I've been going to Vegas since I was 4 or 5. Back in the day, my brother and I would hide in the back seats of our car under blankets so that my dad could check in saying there were only 2 people for the room. We loved Vegas.
My dad would gamble at nights after we'd gone to bed. But during the day, we'd go to $2.99 buffets and hang out at the beautifully manicured pools. We were there to rest (I come from a family of work-a-holics).
But we also spent some money when we would go, which was about twice a year. We'd see some shows – and this was back in the day when it was dinner and a show – and the tip you gave the host would dictate where you sat.
Yes, we're talking the 70's. We saw Donnie & Marie (the first time), Tom Jones (the early years), and tons of other famous folks.
We were dolphins.
The House Always Wins
If you've flown into the airport in Las Vegas, you've seen the folks that get picked up by limos to be taken to their suites – suites that they haven't paid for.
They not only get suites – they get all sorts of amenities – all focused on one thing: to keep the spending going.
These folks represent the top 1-3% of people in Las Vegas and they're not like you and me.
And this is why and how the house always wins: they spend the right amount of time and money on each segment of their customers.
The entire segmentation model that Vegas uses is known as Whales, Dolphins, Minnows (WDM), aptly described and applied to the music industry last month by Hany Nada:
In the casino system, fans are divided into three segments: whales, dolphins, and minnows (WDM). Whales often make up the majority of the profits in the casino industry. These are the people willing to pay substantially more for an elite experience.
Here's the amazing thing: while whales only represent the top 3%, they generate almost 50% of the revenue. Dolphins make up the majority of the other 50%, while still being a relatively small group.
But don't get tricked into thinking you don't need minnows – the 80-90% of the population that don't want to spend much (if any) money. They're the ones that bring their friends around and get you the dolphins and whales.
The trick is making sure you don't spend all your time with minnows and are then left unable to focus on, and cater to, your whales and dolphins.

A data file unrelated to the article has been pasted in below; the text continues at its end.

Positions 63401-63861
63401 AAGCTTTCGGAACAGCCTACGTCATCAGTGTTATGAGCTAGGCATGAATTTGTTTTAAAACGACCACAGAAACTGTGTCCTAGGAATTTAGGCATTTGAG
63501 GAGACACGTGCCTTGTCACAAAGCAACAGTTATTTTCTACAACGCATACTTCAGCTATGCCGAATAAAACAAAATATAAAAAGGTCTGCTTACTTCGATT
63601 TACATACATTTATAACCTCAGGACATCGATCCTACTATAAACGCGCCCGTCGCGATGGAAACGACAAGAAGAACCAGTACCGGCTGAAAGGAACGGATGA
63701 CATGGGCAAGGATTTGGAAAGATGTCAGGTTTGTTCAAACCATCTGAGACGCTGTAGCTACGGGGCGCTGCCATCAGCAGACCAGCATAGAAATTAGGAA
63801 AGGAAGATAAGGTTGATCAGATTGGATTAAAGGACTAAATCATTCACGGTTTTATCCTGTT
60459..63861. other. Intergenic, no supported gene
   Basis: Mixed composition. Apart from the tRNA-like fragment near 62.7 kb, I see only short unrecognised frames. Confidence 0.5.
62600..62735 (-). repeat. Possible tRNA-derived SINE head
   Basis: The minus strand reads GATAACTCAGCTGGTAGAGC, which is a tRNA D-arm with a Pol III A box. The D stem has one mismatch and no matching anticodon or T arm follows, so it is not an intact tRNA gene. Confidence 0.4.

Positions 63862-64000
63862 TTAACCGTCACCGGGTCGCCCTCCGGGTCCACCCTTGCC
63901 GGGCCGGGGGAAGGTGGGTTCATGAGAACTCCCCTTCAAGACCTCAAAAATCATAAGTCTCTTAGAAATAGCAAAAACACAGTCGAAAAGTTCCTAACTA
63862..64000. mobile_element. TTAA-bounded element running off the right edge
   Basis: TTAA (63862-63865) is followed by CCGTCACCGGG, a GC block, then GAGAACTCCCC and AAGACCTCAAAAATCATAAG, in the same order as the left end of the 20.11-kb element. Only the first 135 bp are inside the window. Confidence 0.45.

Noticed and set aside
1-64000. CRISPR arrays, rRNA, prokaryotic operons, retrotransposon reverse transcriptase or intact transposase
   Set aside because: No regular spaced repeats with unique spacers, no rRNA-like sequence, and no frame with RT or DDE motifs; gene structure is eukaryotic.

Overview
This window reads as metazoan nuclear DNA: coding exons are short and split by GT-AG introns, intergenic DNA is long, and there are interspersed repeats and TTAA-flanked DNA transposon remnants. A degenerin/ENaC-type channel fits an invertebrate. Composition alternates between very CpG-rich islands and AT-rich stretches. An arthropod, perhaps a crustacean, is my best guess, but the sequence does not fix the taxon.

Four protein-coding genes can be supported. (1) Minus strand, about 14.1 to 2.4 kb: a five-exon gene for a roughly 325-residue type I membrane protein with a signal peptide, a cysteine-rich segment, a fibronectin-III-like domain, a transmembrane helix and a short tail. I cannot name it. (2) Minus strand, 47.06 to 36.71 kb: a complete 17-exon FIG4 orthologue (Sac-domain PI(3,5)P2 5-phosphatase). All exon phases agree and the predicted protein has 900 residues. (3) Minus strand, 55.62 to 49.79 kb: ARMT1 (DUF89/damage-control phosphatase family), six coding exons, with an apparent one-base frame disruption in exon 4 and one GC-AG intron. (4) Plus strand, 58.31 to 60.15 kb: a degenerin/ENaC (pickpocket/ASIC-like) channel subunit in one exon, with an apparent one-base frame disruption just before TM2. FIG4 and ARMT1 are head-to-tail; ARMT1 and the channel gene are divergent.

How well do you do Segmentation?
I don't know how you do it, but I'll share with you some of how I do it here at chrislema.com
Taking care of minnows in my world is a three-fold approach:
- Deliver daily / consistent content that helps them
- Provide quick answers (where I use templates a lot)
- Recommend others (my minnows aren't yours)
The trick is that I have to keep my cost way way down. I don't write long answers, and I don't invest a ton. Because most of the benefit I get is simply their “eyeballs.”
If you're a minnow, my sense is that the trade is worth it. I'm willing to write posts that help you and for that, I get a tiny bit of your attention and your tweet or facebook post that sends your friends my way. Thanks!
Dolphins, for me, require a two-fold approach:
- I respond with personalized messages & offer them easy access to additional resources (ebooks)
- I give them early entry into personalized coaching / training
Again, the trick here is to make sure I'm finding the right folks as dolphins. In this case, the mere discussion of money helps – because minnows really don't want to spend a penny. Dolphins have memorized their card number and are willing to use it if the transaction makes sense.
Dolphins bring the large majority of my affiliate revenue to me because they buy products I recommend. Thanks – I'm sure you'll love those products (because I do).
Whales bring in the other revenue I make beyond my regular daytime job. Often either in the form of consulting, or in product development.
- I give them a lot of free advice to help them see if I'm a good fit.
- I also give them initial discounts on first projects.
In my case, I limit the number of whales I work with every year – because there's a cost and like I said, I have a full time job. But they're the ones that open new doors for me as well. So I make sure I take care of them, and that can mean anything from free phone calls to sending them gifts.
I give Gifts… even if they're not Suites
Never forget the power of a well-chosen gift. This past year I gave away some folders to some key friends. The folder had a nice logo on it. But it wasn't my logo. Why would they want to walk around carrying a folder with my logo on it? That's what a lot of vendors do, and it's stupid.
Instead, it had the WordPress logo on it – because they were all WordPress professionals. And it made them look more professional. And that's what it was meant to do. A gift that helps you isn't a gift. It's marketing. A gift that helps them, well, you know, that's a gift.
If you're not Segmenting, tell me this….
I know, the whole thing sounds complicated. But tell me this. What's your strategy? If you don't have a segmentation strategy, what strategy do you have? The “take any job that shows up” approach? How has it worked?
If it's not going well, consider looking at the model that has made casinos profitable in Las Vegas.